Note that if you have a pre-installed copy of Microsoft Office with Outlook, you will see a message saying they are sorry and unable to complete your request but it should let you continue to the download section. Here you will have to set up an account and log in with your email address. From here you should be able to download the program.

Note that the basic BCM is around 368 MB in size so I would not recommend downloading it on a mobile broadband account.

This install should take between 10 and 20 minutes. Once it’s installed you will need to follow the prompts the next time you start Outlook.

You will be prompted for Express or Custom. Express lets you set up anew or use an existing business contacts manager database. The Custom option allows you to use a local or remote database. This is for larger businesses that may be running dedicated servers to host the database.

Next you are prompted to start with sample business data. This can be useful if you are learning the product but note that it is very easy to switch between the sample data and your own. You can of course elect to not use the sample data.

You should now have a Business Contact Manager bar in the bottom left of your Outlook 2010 screen.

To switch between the sample database and your own Click on the top left “File” menu and select Business Contact Manager. Select the manage database icon.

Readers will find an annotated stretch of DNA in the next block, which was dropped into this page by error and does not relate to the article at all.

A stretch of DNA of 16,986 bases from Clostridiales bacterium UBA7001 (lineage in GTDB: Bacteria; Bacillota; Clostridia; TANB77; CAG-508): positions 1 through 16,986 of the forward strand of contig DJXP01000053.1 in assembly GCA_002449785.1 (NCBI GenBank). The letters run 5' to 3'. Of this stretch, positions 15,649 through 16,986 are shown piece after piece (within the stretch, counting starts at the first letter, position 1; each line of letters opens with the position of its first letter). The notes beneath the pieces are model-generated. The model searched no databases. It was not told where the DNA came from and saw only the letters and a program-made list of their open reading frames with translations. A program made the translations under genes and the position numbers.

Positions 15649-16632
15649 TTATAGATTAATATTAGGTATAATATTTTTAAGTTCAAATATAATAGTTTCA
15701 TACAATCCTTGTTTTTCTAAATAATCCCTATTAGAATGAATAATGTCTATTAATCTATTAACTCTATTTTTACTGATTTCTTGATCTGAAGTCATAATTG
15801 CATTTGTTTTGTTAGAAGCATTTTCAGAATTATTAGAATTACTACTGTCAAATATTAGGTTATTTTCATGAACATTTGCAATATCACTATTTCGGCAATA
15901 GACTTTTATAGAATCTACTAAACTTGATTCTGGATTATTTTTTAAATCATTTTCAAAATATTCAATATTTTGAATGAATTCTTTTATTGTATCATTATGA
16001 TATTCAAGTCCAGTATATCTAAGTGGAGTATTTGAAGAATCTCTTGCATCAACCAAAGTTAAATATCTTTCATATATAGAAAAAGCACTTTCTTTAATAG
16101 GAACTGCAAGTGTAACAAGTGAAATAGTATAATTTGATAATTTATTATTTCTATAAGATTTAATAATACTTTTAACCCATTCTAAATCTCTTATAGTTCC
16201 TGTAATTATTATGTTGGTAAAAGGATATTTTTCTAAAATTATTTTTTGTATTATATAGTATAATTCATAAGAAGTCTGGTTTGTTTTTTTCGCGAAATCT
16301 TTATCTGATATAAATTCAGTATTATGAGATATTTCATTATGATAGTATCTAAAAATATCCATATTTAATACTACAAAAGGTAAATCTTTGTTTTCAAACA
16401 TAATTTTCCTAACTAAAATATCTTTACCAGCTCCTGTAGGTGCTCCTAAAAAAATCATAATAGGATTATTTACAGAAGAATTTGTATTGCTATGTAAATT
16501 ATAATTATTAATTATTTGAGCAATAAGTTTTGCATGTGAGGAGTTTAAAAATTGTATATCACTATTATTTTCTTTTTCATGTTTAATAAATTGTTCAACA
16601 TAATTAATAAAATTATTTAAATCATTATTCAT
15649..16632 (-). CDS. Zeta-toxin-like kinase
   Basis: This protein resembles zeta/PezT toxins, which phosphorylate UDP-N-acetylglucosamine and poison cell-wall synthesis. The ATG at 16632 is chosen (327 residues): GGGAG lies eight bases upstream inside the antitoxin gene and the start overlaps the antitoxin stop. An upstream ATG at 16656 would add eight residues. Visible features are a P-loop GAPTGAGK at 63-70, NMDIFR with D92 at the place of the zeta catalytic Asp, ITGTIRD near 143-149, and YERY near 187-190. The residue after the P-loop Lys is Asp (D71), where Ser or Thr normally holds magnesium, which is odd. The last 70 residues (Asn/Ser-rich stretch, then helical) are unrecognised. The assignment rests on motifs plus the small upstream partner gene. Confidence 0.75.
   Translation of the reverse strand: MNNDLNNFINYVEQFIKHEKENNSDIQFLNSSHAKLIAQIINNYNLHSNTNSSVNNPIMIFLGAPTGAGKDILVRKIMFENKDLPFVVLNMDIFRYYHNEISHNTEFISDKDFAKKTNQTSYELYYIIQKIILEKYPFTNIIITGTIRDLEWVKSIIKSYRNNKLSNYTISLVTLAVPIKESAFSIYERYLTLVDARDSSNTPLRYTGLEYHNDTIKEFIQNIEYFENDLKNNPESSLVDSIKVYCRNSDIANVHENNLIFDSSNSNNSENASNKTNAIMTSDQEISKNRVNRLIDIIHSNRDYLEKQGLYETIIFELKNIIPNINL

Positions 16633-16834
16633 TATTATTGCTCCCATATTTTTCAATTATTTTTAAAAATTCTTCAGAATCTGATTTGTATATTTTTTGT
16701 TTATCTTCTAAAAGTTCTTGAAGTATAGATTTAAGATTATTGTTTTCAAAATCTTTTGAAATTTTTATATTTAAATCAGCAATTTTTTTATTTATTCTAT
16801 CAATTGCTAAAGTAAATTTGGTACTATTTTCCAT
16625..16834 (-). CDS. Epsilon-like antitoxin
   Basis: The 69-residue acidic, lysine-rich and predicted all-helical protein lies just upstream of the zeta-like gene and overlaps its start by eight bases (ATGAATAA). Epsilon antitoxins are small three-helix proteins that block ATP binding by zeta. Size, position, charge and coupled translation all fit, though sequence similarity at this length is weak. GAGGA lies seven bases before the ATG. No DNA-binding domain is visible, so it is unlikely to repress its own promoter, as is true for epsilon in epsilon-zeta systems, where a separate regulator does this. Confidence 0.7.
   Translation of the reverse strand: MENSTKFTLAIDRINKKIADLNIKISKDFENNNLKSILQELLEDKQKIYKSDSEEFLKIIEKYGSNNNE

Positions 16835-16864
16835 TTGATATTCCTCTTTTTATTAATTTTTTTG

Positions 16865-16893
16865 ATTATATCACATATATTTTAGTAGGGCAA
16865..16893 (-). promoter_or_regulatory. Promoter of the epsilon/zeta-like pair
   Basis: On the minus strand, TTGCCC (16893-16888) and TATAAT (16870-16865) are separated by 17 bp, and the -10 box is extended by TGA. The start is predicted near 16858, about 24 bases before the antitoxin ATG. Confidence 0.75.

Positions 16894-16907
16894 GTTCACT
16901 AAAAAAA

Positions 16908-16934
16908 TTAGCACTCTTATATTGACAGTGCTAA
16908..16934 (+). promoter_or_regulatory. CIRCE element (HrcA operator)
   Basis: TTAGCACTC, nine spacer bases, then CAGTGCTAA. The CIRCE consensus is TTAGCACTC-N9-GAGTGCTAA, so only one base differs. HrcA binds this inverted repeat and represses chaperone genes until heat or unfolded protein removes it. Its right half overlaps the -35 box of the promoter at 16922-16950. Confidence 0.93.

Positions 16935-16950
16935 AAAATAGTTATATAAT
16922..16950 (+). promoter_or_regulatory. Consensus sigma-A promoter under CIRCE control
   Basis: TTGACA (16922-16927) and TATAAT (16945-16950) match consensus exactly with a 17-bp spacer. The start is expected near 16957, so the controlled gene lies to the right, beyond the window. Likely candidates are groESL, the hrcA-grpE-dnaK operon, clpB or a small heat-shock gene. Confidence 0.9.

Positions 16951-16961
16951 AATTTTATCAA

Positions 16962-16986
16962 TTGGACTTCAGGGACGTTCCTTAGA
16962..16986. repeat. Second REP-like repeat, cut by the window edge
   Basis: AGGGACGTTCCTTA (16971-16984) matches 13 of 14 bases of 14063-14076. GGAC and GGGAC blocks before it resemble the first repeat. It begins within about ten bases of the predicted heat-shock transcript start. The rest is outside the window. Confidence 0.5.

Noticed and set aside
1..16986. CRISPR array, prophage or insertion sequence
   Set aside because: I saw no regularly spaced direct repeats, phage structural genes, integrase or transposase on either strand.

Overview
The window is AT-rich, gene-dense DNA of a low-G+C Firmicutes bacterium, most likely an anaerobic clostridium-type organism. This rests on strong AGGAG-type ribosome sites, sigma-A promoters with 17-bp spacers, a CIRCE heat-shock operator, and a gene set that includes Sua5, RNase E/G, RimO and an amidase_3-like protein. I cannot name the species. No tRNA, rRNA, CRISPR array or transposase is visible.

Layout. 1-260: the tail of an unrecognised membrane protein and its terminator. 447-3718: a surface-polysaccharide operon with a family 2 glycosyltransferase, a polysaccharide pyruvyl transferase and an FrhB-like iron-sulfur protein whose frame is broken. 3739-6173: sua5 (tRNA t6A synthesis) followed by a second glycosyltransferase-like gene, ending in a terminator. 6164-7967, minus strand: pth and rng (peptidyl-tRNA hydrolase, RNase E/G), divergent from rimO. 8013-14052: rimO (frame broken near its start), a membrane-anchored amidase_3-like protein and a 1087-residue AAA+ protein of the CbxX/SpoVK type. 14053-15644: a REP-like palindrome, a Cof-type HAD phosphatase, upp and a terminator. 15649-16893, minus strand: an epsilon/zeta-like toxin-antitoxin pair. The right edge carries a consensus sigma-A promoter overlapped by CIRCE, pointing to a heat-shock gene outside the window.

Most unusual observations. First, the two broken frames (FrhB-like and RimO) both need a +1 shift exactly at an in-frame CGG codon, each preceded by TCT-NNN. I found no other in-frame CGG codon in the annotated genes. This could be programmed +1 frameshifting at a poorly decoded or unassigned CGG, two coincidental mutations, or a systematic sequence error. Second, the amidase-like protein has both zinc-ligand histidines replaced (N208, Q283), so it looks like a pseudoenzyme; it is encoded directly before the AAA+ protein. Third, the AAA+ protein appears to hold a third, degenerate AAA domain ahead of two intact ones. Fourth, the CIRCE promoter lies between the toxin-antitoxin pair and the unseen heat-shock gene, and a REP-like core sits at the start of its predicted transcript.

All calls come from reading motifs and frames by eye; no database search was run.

Finally, please note that you are responsible for backing up your email before any upgrades just in case there is a problem.

Posted in Business, People, Technical. Comments Off on Computer Corner: Organise and track contacts

The History of Finchley (16)

Contributor - Stewart Wildby Stewart Wild

Reflecting the area’s growing importance, Finchley’s ‘Local Board’ became an Urban District Council in 1896. In 1932, on 22 April, the Duke of York – the future King George VI – honoured Finchley by visiting what was known as the Glebe Land, an area of some sixty acres alongside the Great North Road where a modern bowling and cinema complex now stands. The future king unveiled a tablet to record the Council’s acquisition and layout of the area for sports facilities, which included the splendid open-air swimming pool that had opened the previous summer.